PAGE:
The acoustic set included songs with personal meaning, for example Gentlemen Soldier which included and except from a letter written by the singer’s grandfather to his grandmother during WWII as well as Yesterday Man which took a rather poignant look at how the older generation don’t always think about the damage they’ve done to the planet.
Overall Coronation Kings took the pace down and notch and provided some pensive, powerful acoustic rock with a side helping of indie.
I need to be honest I don’t know how to review Malana, essentially he’s a DJ/Producer and the set consisted of a Macbook, some knob twiddling and a bit of electric guitar.
It’s hard to review what I don’t understand, I’m not sure if the songs coming out of the Mac were songs Malana had written and got someone to guest vocal on or if they were someone else’s songs he was mixing.
It sounded pleasant enough although I don’t have anything to compare it to. I felt it lost the room a little but there were a few who, as Malana put it, had a little “skank.”
Malana himself seemed flippin’ lovely, really grateful and appreciative which I always like in a musician.
Don’t for a second mistake this as a bad review, more an ignorant one but also one that wonders if Malana maybe wasn’t the right fit for a guitar based line up. I think he’d have gone down a storm at Lava/Ignite (I’m showing my age now!) or a Saturday night
Am I allowed to pick a favourite? Probably not but I can’t help it! I love The Tenters, they’re just up my street. Infectious indie that gets stuck in your head.
Lots of jangly guitars and anyone who reads my reviews knows how found I am of them coupled with toe tapping melodies. The band only have two songs on Spotify Good Will (a reference to the Good Will Hunting film which was totally wasted on me as I’ve not seen it), that sounds uncannily like The Thrills and Alexander. Both of which sounded even better live than recorded and also gave me the opportunity for a little sing along to the choruses.
The short ballard-ish Tonight was a really charming addition to the set.
The Tenters are feel good indie rock that doesn’t try to be anything it’s not. With hints of Razorlight and Jack Penate, these melodic 4 pieces have definitely found themselves a new fan; they just need to hurry up and get more stuff on Spotify!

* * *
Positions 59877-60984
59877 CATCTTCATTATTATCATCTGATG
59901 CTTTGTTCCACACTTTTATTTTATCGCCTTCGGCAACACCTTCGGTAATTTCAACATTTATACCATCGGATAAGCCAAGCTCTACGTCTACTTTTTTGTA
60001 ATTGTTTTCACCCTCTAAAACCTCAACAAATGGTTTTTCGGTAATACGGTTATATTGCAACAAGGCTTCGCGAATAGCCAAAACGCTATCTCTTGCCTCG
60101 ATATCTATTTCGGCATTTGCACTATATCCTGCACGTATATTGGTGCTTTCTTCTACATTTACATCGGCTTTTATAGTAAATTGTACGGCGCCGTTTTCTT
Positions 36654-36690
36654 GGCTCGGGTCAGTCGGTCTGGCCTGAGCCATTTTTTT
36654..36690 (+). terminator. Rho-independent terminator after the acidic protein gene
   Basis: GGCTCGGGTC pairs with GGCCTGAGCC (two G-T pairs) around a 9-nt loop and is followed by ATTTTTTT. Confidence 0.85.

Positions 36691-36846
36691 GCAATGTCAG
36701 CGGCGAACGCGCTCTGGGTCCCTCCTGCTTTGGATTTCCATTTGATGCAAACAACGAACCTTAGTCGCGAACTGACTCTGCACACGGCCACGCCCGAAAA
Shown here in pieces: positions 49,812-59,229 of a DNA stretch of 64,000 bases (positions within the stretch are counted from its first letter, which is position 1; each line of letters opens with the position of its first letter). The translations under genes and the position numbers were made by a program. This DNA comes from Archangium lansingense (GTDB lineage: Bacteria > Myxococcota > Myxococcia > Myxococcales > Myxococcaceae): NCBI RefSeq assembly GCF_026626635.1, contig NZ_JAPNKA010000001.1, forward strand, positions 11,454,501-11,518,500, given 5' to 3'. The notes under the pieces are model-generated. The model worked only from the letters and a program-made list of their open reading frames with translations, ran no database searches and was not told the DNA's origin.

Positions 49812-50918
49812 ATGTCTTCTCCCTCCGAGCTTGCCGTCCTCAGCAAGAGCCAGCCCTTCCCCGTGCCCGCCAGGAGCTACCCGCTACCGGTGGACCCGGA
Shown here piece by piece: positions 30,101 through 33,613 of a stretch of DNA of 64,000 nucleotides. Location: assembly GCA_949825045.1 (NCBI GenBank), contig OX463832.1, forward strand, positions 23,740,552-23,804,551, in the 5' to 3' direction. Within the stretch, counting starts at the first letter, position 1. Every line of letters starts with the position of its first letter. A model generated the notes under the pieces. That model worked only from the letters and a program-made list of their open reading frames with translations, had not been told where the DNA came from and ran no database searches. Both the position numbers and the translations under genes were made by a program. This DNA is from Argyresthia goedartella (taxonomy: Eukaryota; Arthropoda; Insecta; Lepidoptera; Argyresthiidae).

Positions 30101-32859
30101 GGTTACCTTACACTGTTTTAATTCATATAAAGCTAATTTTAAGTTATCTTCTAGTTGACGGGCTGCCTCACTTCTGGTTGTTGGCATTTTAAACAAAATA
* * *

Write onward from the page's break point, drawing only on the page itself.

The Renadeans were clearly a firm fan favourite, it became obvious there were people who had been at the event most of the day waiting for this band as they suddenly sprung to life, singing and dancing along to every word!
If I were to describe The Renadeans style I’d say it’s rowdy, frantic Garage Rock with a bluesy edge. Like the White Stripes but on Speed! The sound also borrowed from the underground indie/Britpop scene. I found myself comparing them to little known, long forgotten band Mainstream with chanty infectious choruses.
The band had energy and enthusiasm by the lorry load and looked like they were having the best time. There was lots of crowd interaction and fun guitar solos. I’m also amazed that the singer managed to chew gum through the entire set!
Unfortunately the event was running a little late and owing to the restraints of living in rural Norfolk and not driving I had to leave to catch the last bus meaning I missed No Story Goes. I was very disappointed about this as I was excited to hear their blend of high energy metalcore/pop punk. I’ll be sure to catch them next time they play Norwich.
Overall this was a great inaugural event from Culture Vulture. People milling in and out the whole way through. All the artists played to a decent size crowd. It was a great way to discover new local talent while supporting a great cause!